Jump to ContentJump to Main Navigation
Justice and PunishmentThe Rationale of Coercion$
Users without a subscription are not able to see the full content.

Matt Matravers

Print publication date: 2000

Print ISBN-13: 9780198295730

Published to Oxford Scholarship Online: November 2003

DOI: 10.1093/0198295731.001.0001

Show Summary Details
Page of

PRINTED FROM OXFORD SCHOLARSHIP ONLINE (www.oxfordscholarship.com). (c) Copyright Oxford University Press, 2019. All Rights Reserved. An individual user may print out a PDF of a single chapter of a monograph in OSO for personal use. date: 13 December 2019

Impartial Justice, Motivation, and Punishment

Impartial Justice, Motivation, and Punishment

Chapter:
(p.126) 5 Impartial Justice, Motivation, and Punishment
Source:
Justice and Punishment
Author(s):

Matt Matravers (Contributor Webpage)

Publisher:
Oxford University Press
DOI:10.1093/0198295731.003.0006

It is argued that a premiss of the fundamental moral equality of persons is built into the foundations of impartialist theories of justice. The inclusion of this premise means that the demands of justice are disconnected from the personal perspective adopted by the agent and appear to him as alien restrictions on the pursuit of his good. Thus, coercion is needed to fill the gap between morality and self‐interest.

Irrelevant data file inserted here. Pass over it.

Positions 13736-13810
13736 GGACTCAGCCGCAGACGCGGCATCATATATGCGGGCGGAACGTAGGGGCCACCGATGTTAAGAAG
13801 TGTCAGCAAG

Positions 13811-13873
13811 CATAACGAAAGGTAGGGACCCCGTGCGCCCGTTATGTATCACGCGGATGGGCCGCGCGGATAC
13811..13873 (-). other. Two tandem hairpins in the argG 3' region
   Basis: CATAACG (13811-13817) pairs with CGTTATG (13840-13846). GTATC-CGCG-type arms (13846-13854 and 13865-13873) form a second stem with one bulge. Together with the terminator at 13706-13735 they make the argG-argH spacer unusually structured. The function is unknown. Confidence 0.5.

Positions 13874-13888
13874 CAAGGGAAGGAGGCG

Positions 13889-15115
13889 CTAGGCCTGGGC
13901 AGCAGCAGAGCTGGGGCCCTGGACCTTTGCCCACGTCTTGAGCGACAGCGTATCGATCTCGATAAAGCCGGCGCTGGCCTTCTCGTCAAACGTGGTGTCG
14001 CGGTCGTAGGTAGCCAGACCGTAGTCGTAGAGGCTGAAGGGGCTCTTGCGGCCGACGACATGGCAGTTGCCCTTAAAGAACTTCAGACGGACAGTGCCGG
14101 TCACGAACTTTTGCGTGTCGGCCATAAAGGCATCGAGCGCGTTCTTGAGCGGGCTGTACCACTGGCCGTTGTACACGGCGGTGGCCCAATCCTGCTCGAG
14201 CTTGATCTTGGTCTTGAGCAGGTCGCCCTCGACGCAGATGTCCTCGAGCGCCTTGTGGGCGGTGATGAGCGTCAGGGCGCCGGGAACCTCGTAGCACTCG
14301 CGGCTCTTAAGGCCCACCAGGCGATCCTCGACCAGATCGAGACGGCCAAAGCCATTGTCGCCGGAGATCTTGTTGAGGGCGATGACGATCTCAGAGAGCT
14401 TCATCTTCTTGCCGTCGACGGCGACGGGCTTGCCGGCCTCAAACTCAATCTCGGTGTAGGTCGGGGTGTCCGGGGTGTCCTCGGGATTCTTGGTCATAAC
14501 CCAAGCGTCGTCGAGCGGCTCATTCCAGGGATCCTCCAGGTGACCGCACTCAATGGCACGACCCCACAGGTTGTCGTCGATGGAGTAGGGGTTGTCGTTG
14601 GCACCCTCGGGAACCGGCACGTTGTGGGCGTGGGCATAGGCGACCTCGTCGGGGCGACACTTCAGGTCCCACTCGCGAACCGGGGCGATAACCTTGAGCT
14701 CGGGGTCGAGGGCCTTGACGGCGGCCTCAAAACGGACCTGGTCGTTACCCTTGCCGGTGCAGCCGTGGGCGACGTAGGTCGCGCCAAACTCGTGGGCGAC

Keywords:   coercion, good, impartialism, justice, moral equality, moral motivation, morality, self‐interest

Oxford Scholarship Online requires a subscription or purchase to access the full text of books within the service. Public users can however freely search the site and view the abstracts and keywords for each book and chapter.

Please, subscribe or login to access full text content.

If you think you should have access to this title, please contact your librarian.

To troubleshoot, please check our FAQs , and if you can't find the answer there, please contact us .